2 If anyone is trying to sleep my fan made too much noise. I had turn down the speed / air flow to the point that the fan as ineffective.
3 My fan was poorly sealed and insulated, I am sure lost more energy thru my fan than it ever saved in few hours per year, I had the right conditions to operate the fan.

https://www.northerntool.com/shop/tools/product_200422376_200422376

Walt

Answered by Walter Ahlgrim
Posted Jul 5, 2018 12:57 AM ET
Edited Jul 5, 2018 1:02 AM ET.

7.

Unfortunately all the residential range fume hoods that I've seen that claim to blow 1000 CFM actually blow way way less, and make a ton of noise. Perhaps going commercial restaurant grade would work better.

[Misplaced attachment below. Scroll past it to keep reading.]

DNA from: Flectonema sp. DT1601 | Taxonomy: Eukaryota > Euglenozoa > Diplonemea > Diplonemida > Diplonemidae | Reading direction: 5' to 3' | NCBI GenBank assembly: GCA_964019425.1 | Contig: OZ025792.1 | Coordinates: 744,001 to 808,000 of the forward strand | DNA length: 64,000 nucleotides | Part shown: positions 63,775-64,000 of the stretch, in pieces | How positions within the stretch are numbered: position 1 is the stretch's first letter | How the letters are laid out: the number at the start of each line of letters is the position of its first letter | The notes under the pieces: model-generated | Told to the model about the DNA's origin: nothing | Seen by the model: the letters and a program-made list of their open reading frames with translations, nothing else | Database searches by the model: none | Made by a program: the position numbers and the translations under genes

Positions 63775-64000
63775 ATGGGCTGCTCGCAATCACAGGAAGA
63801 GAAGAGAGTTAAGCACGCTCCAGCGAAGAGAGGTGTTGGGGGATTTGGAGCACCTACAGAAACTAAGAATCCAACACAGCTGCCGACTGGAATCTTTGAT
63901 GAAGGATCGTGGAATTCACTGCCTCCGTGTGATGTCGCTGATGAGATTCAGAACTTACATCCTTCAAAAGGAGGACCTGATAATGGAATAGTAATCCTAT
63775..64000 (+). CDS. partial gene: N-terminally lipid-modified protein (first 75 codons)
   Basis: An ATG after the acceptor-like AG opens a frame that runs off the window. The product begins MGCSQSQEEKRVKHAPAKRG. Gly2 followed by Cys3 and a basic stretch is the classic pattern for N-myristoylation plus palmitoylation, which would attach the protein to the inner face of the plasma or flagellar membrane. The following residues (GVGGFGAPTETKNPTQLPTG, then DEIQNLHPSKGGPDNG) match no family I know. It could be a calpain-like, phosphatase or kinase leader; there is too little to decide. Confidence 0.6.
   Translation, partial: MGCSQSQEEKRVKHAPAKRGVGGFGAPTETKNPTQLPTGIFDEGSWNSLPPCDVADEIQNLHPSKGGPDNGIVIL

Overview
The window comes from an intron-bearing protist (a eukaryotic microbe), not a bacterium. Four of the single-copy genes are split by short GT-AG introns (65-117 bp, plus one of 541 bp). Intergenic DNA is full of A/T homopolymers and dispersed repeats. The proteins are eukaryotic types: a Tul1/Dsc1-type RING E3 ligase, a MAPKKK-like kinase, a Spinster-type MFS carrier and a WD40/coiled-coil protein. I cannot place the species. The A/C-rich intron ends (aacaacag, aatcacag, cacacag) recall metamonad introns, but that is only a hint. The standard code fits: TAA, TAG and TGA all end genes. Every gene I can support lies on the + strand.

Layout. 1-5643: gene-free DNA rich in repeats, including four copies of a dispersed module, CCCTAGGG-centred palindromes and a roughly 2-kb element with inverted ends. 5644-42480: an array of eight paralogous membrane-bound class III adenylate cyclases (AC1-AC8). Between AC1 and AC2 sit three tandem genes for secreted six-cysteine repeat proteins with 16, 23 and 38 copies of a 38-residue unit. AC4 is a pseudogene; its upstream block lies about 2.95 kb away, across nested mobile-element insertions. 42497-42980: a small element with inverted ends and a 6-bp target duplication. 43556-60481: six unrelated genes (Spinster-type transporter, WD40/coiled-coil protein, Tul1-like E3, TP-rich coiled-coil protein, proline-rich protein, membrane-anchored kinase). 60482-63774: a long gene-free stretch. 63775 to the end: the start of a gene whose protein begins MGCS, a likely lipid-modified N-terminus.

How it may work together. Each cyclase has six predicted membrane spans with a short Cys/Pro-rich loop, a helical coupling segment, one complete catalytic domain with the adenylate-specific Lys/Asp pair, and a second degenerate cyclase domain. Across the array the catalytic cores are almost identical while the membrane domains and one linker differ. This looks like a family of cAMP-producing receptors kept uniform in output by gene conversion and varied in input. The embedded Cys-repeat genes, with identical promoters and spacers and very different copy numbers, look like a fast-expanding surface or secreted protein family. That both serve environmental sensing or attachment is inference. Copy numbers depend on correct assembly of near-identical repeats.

It seems that CFM and decibel levels of fans are not regulated, so manufacturers make wildly inaccurate claims.

I've got a Powermatic fan for my wood shop that blows a ton of air, and uses a standard 12x24 panel filter. Something like that for the home would be awesome, other than the fact that it's huge and loud as heck.

Answered by ColumbiaGorgeCharlie
Posted Jul 5, 2018 10:23 AM ET

8.

That is a very good point, even my current Vornado is very loud even though it does not move much. Until i started using it i didn't realize how much a headache loud omnipresent noise is
And i agree that its not regulated, they claimed mine was taken into a wind tunnel and tested before being sent to me, so either they are lying or their cubic feet is about 1/3 of an actual cubic foot.

Answered by Alan B
Posted Jul 5, 2018 11:37 AM ET